LYON, FRANCE—The following news stories were originally written on site at the 28th Congress of the European Committee for Treatment and Research in Multiple Sclerosis (ECTRIMS) and posted on the Neurology Reviews website www.neurologyreviews.com. We have reproduced them here for readers who did not see our online conference reporting. More news from the ECTRIMS Congress can be found online and in upcoming issues of Neurology Reviews.
Postmarketing Safety Data Released for Ampyra (Dalfampridine)
Michele Jara, DSc, Director of Epidemiology at Accorda Therapeutics in Hawthorne, New Jersey, and colleagues presented the findings from a two-year safety study of Ampyra (dalfampridine) extended-release tablets (10 mg) indicated for the treatment of walking impairment in patients with multiple sclerosis (MS). Among the major findings, Dr. Jara reported that:
• The safety profile for Ampyra two years after FDA approval is similar to that observed in clinical trials.
• The most frequent associated adverse events were dizziness, insomnia, balance disorder, headache, nausea, urinary tract infection, back pain, and asthenia.
• Among the 62,400 patients prescribed Ampyra, the rate of seizure (4.6 per 1,000 patient-years of use) was comparable to that seen in the MS population overall. Length of treatment prior to seizure ranged from first dose to two years, with 20% of the seizures occurring within a week of starting treatment.
The analysis examined all postmarketing data that were reported to the drug maker (Acorda) and the FDA from March 2010 through March 2012.
Teva Announces Top-Line Data From the GALA Study—New Dosing Regimen for Glatiramer Acetate
Data from a phase III trial support the efficacy of a new dosing regimen for Copaxone (glatiramer acetate) for patients with relapsing-remitting multiple sclerosis (MS).
Teva Pharmaceutical Industries released data from the Glatiramer Acetate Low-Frequency Administration (GALA) study, which was designed to evaluate the efficacy, safety, and tolerability of 40 mg/mL of glatiramer acetate three times weekly instead of the 20-mg/mL daily subcutaneous injection that has been the recommended dose for almost two decades.
In the GALA study, a one-year, randomized, double-blind, placebo-controlled trial, glatiramer acetate 40 mg/mL injected three times weekly significantly reduced annualized relapse rates by 34.4% versus placebo. The cumulative number of new and enlarging T2 lesions was significantly reduced by the same percentage. In addition, a significant 44.8% reduction in the cumulative number of gadolinium-enhancing lesions was observed in patients treated with the investigational dosing regimen. At 12 months, there was no significant difference in percentage change of brain volume between the glatiramer acetate-treated patients and those receiving placebo. Discontinuation rates among the two cohorts were comparable.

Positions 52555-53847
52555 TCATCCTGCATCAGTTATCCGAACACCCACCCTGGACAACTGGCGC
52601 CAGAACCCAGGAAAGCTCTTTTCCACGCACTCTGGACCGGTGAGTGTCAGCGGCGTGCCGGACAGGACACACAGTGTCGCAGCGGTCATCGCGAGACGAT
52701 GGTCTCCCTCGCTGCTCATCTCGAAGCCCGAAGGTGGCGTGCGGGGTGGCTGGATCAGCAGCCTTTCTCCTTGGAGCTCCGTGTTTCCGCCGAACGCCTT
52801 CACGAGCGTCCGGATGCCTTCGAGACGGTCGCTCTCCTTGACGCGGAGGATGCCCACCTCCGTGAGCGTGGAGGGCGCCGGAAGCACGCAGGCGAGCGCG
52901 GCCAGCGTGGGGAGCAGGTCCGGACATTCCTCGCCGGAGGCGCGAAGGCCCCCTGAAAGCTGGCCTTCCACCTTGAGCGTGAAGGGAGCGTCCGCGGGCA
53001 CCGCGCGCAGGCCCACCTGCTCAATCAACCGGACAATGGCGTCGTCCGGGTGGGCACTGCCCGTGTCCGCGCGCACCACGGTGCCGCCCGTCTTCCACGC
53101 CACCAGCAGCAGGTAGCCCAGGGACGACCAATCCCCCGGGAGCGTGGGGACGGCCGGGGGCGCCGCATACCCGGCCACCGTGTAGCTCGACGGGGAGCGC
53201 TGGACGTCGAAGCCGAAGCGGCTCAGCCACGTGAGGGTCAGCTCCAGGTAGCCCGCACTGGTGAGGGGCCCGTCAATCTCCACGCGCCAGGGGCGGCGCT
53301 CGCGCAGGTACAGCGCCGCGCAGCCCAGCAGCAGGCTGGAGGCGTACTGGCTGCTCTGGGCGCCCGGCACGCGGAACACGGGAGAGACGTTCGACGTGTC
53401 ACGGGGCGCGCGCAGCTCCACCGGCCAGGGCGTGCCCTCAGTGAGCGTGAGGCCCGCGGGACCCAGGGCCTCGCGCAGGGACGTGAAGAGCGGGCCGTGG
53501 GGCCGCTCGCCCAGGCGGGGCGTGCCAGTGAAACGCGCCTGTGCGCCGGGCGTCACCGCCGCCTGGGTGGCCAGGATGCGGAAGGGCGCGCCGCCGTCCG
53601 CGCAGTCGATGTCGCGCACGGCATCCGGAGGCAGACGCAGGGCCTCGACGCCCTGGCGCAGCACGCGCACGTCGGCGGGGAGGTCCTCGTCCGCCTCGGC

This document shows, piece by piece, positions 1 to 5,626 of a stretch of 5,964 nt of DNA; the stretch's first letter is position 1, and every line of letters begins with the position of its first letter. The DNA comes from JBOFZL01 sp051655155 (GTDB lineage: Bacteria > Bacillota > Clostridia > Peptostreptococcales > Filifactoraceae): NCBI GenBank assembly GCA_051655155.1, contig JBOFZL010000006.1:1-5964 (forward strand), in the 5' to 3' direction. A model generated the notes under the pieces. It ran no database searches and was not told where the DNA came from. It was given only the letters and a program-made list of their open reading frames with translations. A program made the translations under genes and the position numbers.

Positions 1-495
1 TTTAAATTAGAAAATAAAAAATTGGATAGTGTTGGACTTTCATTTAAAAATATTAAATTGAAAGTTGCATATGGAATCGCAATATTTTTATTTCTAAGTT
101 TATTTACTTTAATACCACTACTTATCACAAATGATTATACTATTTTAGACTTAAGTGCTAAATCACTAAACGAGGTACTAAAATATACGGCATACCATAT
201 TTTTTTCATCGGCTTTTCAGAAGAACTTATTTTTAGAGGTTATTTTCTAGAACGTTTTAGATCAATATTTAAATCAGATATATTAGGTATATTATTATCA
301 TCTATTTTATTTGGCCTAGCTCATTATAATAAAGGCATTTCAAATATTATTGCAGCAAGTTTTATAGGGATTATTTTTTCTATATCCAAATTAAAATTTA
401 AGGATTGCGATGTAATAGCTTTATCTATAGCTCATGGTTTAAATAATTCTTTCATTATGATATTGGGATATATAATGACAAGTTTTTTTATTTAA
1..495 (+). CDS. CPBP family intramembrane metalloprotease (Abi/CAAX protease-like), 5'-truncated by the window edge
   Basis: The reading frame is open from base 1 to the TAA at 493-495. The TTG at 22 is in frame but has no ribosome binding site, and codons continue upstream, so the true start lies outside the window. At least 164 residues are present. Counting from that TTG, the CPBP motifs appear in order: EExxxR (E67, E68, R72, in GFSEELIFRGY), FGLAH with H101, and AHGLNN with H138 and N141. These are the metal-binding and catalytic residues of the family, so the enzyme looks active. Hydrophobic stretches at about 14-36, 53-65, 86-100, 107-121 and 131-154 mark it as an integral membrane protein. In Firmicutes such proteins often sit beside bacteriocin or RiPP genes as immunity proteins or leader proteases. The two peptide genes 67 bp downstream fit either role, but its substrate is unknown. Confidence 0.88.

Glatiramer acetate in a dose of 40 mg/mL also showed a favorable safety and tolerability profile. The overall frequency of adverse events in the GALA study was comparable to that of the placebo group. The most common reported adverse events were injection-site reactions, headaches, and nasopharyngitis.
The drug maker released only top-line data at a press conference. Lead study author Omar A. Khan, MD, Professor and Interim Chair of the Department of Neurology and Director of the Multiple Sclerosis Clinical Research Center and Image Analysis Laboratory at Wayne State University School of Medicine in Detroit, reported more detailed study results two days later on October 13 in a late-breaking news session of the 28th Congress of the ECTRIMS.
Second Phase III Study of Teriflunomide Confirms Significant Impact on Disability
Once-daily oral teriflunomide 14 mg significantly reduced the annualized relapse rate and slowed progression of disability in patients with relapsing forms of multiple sclerosis (MS) compared with placebo, according to data presented at the 28th Congress of ECTRIMS. In addition, the proportion of patients treated with teriflunomide who were relapse-free was significantly higher compared with placebo.
Ludwig Kappos, MD, Chair of Neurology, University Hospital Basel, Switzerland, and colleagues presented the results of TOWER (Teriflunomide Oral in people With relapsing multiplE scleRosis), the second phase III randomized, double-blind trial of teriflunomide. “The TOWER study results are consistent with the phase III TEMSO data, both in terms of the effect on progression of disability and the manageable safety profile of teriflunomide,”
said Dr. Kappos.
TOWER enrolled 1,169 patients with relapsing-remitting MS across 26 countries and compared 7 mg or 14 mg once-daily oral teriflunomide with placebo.
Dr. Kappos reported that patients treated with 14 mg had a 36.3% reduction in annualized relapse rate (ARR) compared with placebo and 31.5% reduced risk of 12-week sustained disability progression, as measured by the Expanded Disability Status Scale, compared with placebo. Patients treated with 7 mg had a 22.3% reduction in ARR; there was no significant effect of 7 mg on disability progression.